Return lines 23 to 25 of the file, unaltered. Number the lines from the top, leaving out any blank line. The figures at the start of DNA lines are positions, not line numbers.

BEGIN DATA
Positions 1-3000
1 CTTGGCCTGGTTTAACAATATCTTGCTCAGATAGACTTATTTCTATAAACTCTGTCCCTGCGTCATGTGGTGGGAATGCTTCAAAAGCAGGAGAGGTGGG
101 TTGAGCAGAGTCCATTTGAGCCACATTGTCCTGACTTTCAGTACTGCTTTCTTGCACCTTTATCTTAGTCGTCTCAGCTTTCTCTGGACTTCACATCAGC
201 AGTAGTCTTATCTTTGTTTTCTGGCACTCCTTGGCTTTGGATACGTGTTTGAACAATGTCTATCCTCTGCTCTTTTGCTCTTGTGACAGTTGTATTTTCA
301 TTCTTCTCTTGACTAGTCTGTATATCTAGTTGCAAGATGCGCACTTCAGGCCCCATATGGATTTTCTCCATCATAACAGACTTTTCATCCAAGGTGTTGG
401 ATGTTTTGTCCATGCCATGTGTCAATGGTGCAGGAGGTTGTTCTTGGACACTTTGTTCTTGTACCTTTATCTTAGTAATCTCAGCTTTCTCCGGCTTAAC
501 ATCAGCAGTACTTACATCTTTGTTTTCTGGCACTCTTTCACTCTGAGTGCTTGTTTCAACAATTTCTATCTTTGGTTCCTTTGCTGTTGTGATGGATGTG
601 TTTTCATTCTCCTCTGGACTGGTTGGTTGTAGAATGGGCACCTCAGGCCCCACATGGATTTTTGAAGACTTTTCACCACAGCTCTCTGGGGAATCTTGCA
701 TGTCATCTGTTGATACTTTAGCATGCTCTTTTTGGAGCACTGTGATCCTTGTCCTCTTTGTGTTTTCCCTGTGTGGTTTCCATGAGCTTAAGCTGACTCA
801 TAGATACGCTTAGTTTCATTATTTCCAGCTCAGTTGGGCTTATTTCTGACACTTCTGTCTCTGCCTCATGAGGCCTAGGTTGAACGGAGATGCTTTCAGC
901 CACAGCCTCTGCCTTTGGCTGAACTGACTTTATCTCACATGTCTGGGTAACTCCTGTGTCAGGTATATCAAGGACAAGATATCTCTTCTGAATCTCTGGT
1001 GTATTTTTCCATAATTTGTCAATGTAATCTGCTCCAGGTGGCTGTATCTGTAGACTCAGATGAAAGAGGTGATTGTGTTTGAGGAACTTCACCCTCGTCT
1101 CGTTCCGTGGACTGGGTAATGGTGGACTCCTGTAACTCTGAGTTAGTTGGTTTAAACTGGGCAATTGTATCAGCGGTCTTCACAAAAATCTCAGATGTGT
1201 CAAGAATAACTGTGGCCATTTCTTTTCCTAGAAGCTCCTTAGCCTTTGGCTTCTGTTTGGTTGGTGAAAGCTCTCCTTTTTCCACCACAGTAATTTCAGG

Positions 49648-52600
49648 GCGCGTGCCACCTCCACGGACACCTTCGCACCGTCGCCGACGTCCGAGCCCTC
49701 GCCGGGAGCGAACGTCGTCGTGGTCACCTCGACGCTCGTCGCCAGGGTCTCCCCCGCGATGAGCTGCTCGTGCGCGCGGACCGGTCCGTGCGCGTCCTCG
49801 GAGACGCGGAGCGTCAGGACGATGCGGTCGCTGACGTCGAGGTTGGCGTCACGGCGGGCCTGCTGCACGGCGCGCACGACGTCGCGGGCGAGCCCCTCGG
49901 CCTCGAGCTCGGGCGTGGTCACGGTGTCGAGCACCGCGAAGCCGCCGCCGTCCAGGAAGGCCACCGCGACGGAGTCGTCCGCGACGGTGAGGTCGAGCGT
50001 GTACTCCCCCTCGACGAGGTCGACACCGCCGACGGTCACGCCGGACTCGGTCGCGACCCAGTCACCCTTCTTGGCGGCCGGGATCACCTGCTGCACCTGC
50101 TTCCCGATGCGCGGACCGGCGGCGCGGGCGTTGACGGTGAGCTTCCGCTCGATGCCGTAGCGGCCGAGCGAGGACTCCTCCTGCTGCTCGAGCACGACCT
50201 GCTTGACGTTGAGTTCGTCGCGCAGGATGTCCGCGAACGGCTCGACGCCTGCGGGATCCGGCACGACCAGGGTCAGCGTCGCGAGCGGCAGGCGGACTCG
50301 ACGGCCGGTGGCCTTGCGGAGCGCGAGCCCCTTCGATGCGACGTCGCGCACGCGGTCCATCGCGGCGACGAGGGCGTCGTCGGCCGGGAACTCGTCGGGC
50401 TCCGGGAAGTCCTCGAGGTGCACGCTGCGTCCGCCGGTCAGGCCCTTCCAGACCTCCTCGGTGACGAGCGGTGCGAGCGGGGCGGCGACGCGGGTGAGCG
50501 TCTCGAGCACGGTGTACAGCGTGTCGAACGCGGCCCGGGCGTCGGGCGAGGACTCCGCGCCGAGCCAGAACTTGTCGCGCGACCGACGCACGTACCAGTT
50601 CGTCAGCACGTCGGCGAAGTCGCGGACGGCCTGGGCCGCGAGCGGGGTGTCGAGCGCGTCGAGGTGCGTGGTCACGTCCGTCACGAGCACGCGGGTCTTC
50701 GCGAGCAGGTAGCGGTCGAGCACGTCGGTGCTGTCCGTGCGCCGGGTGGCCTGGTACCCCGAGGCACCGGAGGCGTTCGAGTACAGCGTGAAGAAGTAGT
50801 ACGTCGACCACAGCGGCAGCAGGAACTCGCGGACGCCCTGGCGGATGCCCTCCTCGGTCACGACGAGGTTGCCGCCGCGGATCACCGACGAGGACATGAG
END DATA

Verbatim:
50301 ACGGCCGGTGGCCTTGCGGAGCGCGAGCCCCTTCGATGCGACGTCGCGCACGCGGTCCATCGCGGCGACGAGGGCGTCGTCGGCCGGGAACTCGTCGGGC
50401 TCCGGGAAGTCCTCGAGGTGCACGCTGCGTCCGCCGGTCAGGCCCTTCCAGACCTCCTCGGTGACGAGCGGTGCGAGCGGGGCGGCGACGCGGGTGAGCG
50501 TCTCGAGCACGGTGTACAGCGTGTCGAACGCGGCCCGGGCGTCGGGCGAGGACTCCGCGCCGAGCCAGAACTTGTCGCGCGACCGACGCACGTACCAGTT